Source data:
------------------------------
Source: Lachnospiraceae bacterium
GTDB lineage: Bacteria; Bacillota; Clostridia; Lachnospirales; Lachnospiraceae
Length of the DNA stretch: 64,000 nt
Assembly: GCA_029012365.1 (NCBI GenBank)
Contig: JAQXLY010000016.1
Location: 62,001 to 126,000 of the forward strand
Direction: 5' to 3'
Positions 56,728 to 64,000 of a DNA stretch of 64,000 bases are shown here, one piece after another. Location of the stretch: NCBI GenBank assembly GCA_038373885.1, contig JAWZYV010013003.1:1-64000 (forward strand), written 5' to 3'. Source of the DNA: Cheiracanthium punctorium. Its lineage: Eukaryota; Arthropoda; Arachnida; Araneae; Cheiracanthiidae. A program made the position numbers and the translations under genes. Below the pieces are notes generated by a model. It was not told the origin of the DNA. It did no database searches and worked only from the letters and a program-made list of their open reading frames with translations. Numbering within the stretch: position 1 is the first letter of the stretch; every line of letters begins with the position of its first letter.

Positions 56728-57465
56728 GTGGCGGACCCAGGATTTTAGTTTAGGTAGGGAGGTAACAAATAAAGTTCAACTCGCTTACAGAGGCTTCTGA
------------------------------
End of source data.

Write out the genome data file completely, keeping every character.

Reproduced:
Source: Lachnospiraceae bacterium
GTDB lineage: Bacteria; Bacillota; Clostridia; Lachnospirales; Lachnospiraceae
Length of the DNA stretch: 64,000 nt
Assembly: GCA_029012365.1 (NCBI GenBank)
Contig: JAQXLY010000016.1
Location: 62,001 to 126,000 of the forward strand
Direction: 5' to 3'
Positions 56,728 to 64,000 of a DNA stretch of 64,000 bases are shown here, one piece after another. Location of the stretch: NCBI GenBank assembly GCA_038373885.1, contig JAWZYV010013003.1:1-64000 (forward strand), written 5' to 3'. Source of the DNA: Cheiracanthium punctorium. Its lineage: Eukaryota; Arthropoda; Arachnida; Araneae; Cheiracanthiidae. A program made the position numbers and the translations under genes. Below the pieces are notes generated by a model. It was not told the origin of the DNA. It did no database searches and worked only from the letters and a program-made list of their open reading frames with translations. Numbering within the stretch: position 1 is the first letter of the stretch; every line of letters begins with the position of its first letter.

Positions 56728-57465
56728 GTGGCGGACCCAGGATTTTAGTTTAGGTAGGGAGGTAACAAATAAAGTTCAACTCGCTTACAGAGGCTTCTGA